The release of Japan’s third quarter real GDP data last week took observers by surprise. Rather than growing, the Japanese economy shrank by annualized rate of 1.6%. This comes on the back of a 7.3% decline in the second quarter, meaning that the Japanese economy is technically in recession again. Does this mean that the economic policies of Prime Minister Shinzo Abe—the so-called Abenomics—are failing to bring the economy out of two decades of deflation and weak growth? Our view is that is not the case. Japanese policies are on the right track to get the Japanese economy out of deflation, but weak global demand and lower commodity prices are making it more difficult to achieve this objective.
Almost two years ago in December 2012, Shinzo Abe assumed the prime minister office with the aim of reviving the Japanese economy after its long stagnation. Before Abe came to power, Japan’s so-called “lost decade” (more accurately “lost two decades”) had three main problems. First, Japan’s growth had been weak since its financial crisis in the early 1990s. Japan grew by an annual rate of less than 1.0% between 1991 and 2013, compared with more than 4.0% in the 1980s. This was partly due to the bursting of the housing and stock market bubbles, but it was also accentuated by the declining population, which reduced the supply capacity of the economy.
Second, as households and corporates cut their spending in order to reduce their high levels of debt, aggregate demand collapsed and negative inflation (that is deflation) set in. Deflation depressed aggregate demand further as consumption was postponed in anticipation of lower prices in the future and investment was reduced as real interest rates increased. Third, when the government stepped in with stimulus measures to boost aggregate demand, government debt ballooned from 69.4% of GDP in 1990 to around 243% of GDP in 2013, raising questions about the sustainability of public finances.
Abenomics has attempted to attack these problems over the last two years with three arrows: monetary easing, fiscal stimulus and structural reforms. Almost immediately after Abe took office, the Bank of Japan (BoJ) introduced an inflation target of 2% in an attempt to escape deflation. This was followed by a complete overhaul of the BoJ’s leadership, with a new governor and two deputies. The new BoJ leadership did not waste time and introduced a massive program of asset purchases, quantitative easing (QE), on its first meeting in April 2013. This was followed by another round of QE in November 2014.
On the fiscal side, Abenomics combined permanent tax increases (in order to keep public finances sustainable over the long run) with temporary stimulus (to sustain aggregate demand in the short run). Finally, Abe’s third arrow involves structural reforms to boost the supply capacity of the economy with attempts to increase participation of women in the labour force to counteract the impact of the declining population. In addition, these reforms seek to boost competition and productivity in the labour market as well as the agriculture and health sectors. However, these reforms take time to yield a growth dividend.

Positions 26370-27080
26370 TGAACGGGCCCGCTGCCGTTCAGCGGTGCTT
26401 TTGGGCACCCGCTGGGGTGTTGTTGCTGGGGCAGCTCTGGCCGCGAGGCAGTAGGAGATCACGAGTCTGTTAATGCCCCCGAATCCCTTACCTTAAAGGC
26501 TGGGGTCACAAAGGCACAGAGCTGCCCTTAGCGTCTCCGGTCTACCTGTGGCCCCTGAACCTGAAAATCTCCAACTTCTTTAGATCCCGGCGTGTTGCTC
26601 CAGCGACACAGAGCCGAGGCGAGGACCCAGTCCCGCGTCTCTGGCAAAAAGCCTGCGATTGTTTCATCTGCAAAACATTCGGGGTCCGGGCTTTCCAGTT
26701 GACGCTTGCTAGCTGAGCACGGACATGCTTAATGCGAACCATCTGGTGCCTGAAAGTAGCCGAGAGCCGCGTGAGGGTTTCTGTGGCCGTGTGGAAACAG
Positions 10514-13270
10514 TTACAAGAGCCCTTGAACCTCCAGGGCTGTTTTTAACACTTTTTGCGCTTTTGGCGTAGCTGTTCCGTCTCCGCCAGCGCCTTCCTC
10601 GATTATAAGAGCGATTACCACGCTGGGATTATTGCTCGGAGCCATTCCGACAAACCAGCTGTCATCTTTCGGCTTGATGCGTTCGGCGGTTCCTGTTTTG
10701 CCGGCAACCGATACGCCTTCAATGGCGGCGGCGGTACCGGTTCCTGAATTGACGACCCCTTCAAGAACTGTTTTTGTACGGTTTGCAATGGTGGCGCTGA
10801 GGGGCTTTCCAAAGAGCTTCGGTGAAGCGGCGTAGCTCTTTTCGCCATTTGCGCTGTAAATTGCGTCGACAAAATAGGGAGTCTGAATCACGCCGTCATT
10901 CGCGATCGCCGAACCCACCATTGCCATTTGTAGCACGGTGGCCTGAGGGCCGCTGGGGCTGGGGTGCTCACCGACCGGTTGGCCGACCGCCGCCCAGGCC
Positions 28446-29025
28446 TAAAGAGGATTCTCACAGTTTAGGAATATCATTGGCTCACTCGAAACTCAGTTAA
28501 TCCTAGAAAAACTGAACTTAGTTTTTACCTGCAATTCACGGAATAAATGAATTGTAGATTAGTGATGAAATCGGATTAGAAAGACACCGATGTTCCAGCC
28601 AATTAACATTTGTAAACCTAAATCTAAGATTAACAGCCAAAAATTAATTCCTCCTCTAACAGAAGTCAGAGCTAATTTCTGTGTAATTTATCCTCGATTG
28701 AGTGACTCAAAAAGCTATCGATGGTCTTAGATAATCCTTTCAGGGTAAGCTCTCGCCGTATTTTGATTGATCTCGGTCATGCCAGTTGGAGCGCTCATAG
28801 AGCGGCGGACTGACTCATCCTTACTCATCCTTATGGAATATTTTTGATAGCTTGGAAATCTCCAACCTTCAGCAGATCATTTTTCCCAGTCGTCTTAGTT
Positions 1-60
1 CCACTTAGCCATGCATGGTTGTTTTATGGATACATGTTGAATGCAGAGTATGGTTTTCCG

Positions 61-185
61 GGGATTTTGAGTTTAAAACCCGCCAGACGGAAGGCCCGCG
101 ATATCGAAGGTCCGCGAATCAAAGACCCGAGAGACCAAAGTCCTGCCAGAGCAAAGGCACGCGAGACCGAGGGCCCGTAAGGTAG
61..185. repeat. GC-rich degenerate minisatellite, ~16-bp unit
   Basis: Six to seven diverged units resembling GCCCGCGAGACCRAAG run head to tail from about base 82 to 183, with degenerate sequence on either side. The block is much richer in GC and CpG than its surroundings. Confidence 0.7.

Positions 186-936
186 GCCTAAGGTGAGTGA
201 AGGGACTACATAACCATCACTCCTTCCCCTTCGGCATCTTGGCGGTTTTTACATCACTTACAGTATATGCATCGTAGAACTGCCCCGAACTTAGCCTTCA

The initial impact of Abenomics was quite positive, especially QE. Real GDP grew by 1.5% in 2013 and consumer price inflation reached 1.6% in March 2014. Inflation expectations responded positively to the new measures, suggesting that the economy could finally escape deflation. As a result, policymakers felt confident enough to proceed with the planned increase in the consumption tax from 5% to 8% in April 2014.
Following the tax increase, GDP declined by 7.3% in Q2 2014. This was initially attributed to consumers shifting their purchases to the first quarter of the year (where growth reached 6.7%) ahead of the tax hike, so the decline was expected to be temporary. But the much lower-than-expected real GDP data for Q3 suggest that the impact of the tax hike might be longer-lasting. Moreover, weak demand for Japanese exports due to the faltering global economy further depressed the Q3 GDP numbers, despite the competitiveness boost from a weaker Japanese Yen. Progress on inflation also has stalled, partly due to falling commodity prices as Japan is one of the largest commodity importers in the world.
This leaves Abenomics at a juncture: either proceed with the original plan for another hike of consumption tax (from 8% to 10% effective from October 2015) and risk deepening the recession further; or postpone the tax hike until the economy has gathered enough velocity to escape deflation, risking a fiscal crisis given the high levels of public debt. Abe has favoured the latter option. Abe has decided to postpone the tax rise until April 2017 and call for early elections later this year.
This presents a reality check on the early optimism surrounding Abenomics. The lesson from the Japanese experience is that escaping a deflation trap is not easy. It is made even more difficult when the global economy is faltering and global commodity prices are falling. It is therefore better to do whatever it takes to avoid falling into a deflationary trap in the first place. The Eurozone should take note.